Hindsight is 2020

This is my last deliberation on the New Year. Then I’ll move on. I think I speak for the collective when I say that we ready to put 2020 behind us! I posted a wrap-up video on my social media, just before the 31st of December. Sadly the video felt more like a trailer for an apocalyptic movie than a year in review, but I guess that’s the way it’s been for most of the planet.  You can watch it here if you want to sit wide-eyed looking at what the planet/people have been through.

On my side of things, I’ve watched, quietly, from a safe and healthy home, praying and hoping that we get through it all in one piece. It’s hard being the observer and not being able to do something direct, useful, and specific.

The year started out normally enough for Canadians (although the continent of Australia was on fire). But slowly things started happening on distant shores and in March were put in a biological/viral time out. It was like Mother Nature had enough, shaking her sick and tired finger at us ill-behaved human children, putting us in our corners. No restaurants for you! No coffee shops! Libraries! Gyms! Lessons! Gatherings! Friends! Nothing! Stay there! In your corner and be quiet! And that’s what we did. It was a WORLDWIDE LOCKDOWN.

And, you all know this. Because you lived it too. But you also lived your life. And I lived mine. Here are the highlights of the 2020 I put behind me.

January: 

I decided (because it’s a choice—if you ask my cowboy friend) to have a relationship with the winter—a pleasant one. Not an abusive one. My investment in a proper winter parka made quiet night time winter walks magical and hikes feasible. I went to Echo Valley Skate The Park right after work with my skates and my boyfriend. No one was there. We whipped around that loop over and over. We were loud and silly. There were no witnesses. The place was all ours. The air was fresh. The sun set behind the thick snow-covered trees. When I wasn’t outside I was learning to play Crib. I broke in my kitchen with a big ol’ cabbage roll party, we are after all prairie dwellers. It’s a staple. I met Shannon Lee Simmons. She gave me the sound financial advice I needed to hear. The last day of the month took us to Winnipeg to cheer the Boston Bruins to victory. It was fantastic.

Take away: THIS IS GOING TO BE A GREAT YEAR!!

February:

The month began out of town, with victory on our shoulders. Our drive back was fast and happy after exploring The Forks and stopping at Archibald’s Diner in Whitewood, Saskatchewan. Counios and Gane did a podcast for the RPL about our writing partnership. Click here to listen. I surprised my niece on her birthday. I saw Jeffery Straker perform his simple, beautiful, clean piano show. I spent several days in Jasper at the new and beautiful hostel HI Jasper where I was so clearly reminded how much I absolutely love the collective travel experience, even as a quiet on-looker. I saw my friend Amanda, and I saw a moose! The month wrapped up at a super cool wedding in a castle.

Takeaway: WHAT A GREAT YEAR SO FAR. SO EXCITED FOR THE REMAINING TEN MONTHS.

**Although I had not really noticed it, somewhere in the distance was the eerie buzz of the pandemic.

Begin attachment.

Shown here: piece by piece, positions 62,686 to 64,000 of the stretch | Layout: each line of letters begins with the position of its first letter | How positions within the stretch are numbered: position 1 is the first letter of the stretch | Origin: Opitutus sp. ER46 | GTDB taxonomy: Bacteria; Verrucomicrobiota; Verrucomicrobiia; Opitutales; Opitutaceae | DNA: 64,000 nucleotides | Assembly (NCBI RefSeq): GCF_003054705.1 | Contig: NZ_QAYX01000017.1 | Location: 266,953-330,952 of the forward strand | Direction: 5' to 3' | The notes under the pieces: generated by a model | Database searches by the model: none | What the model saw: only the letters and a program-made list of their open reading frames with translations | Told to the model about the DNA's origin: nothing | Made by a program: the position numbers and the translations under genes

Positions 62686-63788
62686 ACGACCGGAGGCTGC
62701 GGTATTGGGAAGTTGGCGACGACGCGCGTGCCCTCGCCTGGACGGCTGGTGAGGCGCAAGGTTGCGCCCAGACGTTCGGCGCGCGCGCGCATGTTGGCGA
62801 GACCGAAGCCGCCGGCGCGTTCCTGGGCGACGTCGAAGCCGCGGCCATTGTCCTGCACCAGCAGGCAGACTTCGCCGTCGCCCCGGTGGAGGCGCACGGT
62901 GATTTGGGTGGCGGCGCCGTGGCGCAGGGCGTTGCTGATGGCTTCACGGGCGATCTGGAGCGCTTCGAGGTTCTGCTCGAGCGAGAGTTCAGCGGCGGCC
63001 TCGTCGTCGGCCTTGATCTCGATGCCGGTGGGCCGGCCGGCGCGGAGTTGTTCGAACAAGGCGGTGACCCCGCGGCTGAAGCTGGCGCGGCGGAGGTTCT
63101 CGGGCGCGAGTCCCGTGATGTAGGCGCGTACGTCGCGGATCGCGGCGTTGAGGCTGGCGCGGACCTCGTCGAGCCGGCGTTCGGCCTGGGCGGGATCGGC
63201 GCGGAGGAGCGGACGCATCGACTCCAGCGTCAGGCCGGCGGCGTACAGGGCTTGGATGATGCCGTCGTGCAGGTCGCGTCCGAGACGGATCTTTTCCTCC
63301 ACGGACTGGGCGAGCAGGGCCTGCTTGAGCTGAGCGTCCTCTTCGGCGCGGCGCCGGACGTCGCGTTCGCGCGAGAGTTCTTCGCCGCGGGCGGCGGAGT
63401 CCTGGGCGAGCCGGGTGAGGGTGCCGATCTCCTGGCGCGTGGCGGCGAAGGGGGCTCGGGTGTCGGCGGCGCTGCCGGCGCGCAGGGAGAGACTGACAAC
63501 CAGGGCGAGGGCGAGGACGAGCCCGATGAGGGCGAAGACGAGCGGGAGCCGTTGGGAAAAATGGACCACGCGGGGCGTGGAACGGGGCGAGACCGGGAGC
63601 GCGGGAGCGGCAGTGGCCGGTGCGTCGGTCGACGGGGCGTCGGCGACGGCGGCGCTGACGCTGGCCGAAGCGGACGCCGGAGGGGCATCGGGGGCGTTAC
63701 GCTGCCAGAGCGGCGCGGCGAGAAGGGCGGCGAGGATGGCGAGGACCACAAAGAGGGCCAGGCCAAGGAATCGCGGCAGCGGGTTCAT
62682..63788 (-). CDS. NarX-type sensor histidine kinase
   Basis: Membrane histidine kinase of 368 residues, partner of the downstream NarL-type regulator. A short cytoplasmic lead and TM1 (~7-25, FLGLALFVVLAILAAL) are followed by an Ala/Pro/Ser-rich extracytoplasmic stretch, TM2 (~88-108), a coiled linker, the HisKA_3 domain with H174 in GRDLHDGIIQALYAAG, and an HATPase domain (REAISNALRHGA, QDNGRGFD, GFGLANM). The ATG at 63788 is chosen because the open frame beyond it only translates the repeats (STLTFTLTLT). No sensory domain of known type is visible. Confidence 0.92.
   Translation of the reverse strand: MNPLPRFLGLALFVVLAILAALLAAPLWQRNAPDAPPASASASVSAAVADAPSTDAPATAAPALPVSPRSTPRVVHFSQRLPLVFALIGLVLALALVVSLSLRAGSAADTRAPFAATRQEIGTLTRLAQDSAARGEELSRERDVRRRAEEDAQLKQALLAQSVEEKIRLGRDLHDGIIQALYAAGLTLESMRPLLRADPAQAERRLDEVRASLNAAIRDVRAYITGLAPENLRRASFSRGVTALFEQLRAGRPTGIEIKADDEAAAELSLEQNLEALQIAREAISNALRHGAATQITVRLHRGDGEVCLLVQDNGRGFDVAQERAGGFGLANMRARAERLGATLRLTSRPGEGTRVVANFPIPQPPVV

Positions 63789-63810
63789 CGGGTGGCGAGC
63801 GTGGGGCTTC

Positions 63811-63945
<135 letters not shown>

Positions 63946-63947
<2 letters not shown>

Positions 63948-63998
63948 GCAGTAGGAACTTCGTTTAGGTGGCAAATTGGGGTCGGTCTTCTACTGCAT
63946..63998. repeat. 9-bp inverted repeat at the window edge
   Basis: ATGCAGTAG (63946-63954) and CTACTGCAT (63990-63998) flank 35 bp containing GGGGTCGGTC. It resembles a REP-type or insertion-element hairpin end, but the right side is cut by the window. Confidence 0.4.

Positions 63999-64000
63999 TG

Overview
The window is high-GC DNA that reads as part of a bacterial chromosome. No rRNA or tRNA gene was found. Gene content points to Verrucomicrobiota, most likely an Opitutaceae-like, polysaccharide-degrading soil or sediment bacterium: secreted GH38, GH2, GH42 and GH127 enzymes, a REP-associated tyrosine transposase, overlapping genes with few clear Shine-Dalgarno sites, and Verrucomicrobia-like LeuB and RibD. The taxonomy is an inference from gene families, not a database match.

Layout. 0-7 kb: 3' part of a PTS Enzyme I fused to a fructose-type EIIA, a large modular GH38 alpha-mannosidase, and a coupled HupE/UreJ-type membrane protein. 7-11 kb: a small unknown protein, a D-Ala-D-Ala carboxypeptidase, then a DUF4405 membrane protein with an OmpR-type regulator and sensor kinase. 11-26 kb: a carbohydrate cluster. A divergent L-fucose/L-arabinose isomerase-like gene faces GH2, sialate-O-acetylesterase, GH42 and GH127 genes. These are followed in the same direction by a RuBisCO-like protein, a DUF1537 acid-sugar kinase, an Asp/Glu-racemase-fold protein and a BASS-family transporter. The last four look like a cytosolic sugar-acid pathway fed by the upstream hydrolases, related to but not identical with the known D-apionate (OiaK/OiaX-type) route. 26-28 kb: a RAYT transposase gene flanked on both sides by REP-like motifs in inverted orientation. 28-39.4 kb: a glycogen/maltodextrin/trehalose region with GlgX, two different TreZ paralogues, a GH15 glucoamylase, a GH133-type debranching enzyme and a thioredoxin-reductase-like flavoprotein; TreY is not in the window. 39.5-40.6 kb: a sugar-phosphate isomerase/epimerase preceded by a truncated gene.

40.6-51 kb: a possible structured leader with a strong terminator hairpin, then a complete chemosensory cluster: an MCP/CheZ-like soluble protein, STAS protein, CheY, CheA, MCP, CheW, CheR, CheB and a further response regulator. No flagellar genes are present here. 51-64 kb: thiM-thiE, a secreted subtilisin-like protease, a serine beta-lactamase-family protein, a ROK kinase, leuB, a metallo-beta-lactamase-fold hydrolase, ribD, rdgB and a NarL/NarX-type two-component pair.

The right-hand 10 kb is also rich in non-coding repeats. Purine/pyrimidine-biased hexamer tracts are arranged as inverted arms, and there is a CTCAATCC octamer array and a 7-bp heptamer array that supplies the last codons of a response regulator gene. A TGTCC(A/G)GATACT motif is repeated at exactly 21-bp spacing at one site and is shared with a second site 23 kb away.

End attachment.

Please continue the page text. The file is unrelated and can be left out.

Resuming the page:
March:

The big white van took us to Vermillion to help move somethings back to Regina. Two bald eagles honored us with a hang out on some posts en route. Lunch was at an eclectic brick coffee shop, eating sandwiches and drinking dark roast in a sunbeam before turning around and making our way south. A quick detoured took us to Cochin to see a light house. Check that off the bucket list. Things were looking good. We were talking about summer holidays to Greece and time up north, as well as concerts in the fall.

And then…Lock down.

Overnight cars stopped driving. Offices shut down. I stopped wearing pants. Joking—sort of. Social distancing, quarantining, LOCKDOWN were catchphrases that, until then, never used. From my partner’s work, we looked over the city, Saturday a.m. What was usually bustling was dead quiet. Not a soul. Not a car. Just us two standing in the office building, floor to ceiling glass windows, coffees in hand, feeling more like we were in some creepy post-apocalyptic movie than in our real lives.

Takeaway: HOLY HELL!! LIFE CHANGES WITHOUT NOTICE. MAKE SURE YOU’RE LIVING IT.

Spring came. My parka was put away for something lighter. The hills were waiting. Random road trips filled our free time. We fueled up and wandered the Blue Hills, the Dirt Hills, the Cactus Hills, (these are all real places) Ormiston, Crane Valley. We found little well-kept churches in the middle of nowhere. And I was reminded how big this place really is.

Takeaway #2: MAKE THE BEST OF IT. IT’S REALLY THE ONLY OPTION.

April:

Teaching went online. Ooof! The world went nuts hoarding toilet paper and I went on the road, walking daily. Walking. Walking. Walking. Just to get out. I found my power for list-making gave me comfort. To do’s gave me a daily purpose when the daily norm was taken away. I was entertained by myself. All those lonely days in my life made me ready. Seriously. I was training for this! Road trips became a regular. With snacks and warm beverages in the truck and we’d be off. Earl Grey was a destination as well as the Craven Valley waterfront for a tailgate date. Best. Date. Ever.

Takeaway: YOU DON’T HAVE TO GO WHERE EVERYONE ELSE IS GOING—ESPECIALLY IF IT’S NUTS! ALSO, I LOVE SPRING.

May:

I got brave and started a blog. Angie Counios.com. And if you’re reading this you’re on it. Spring came, full throttle. I filled my front yard with clover and committed to reading more. I also came to terms with the fact that I would not traveling overseas.

Takeaway: MY BACK YARD IS GOOD ENOUGH. Clover included.

June: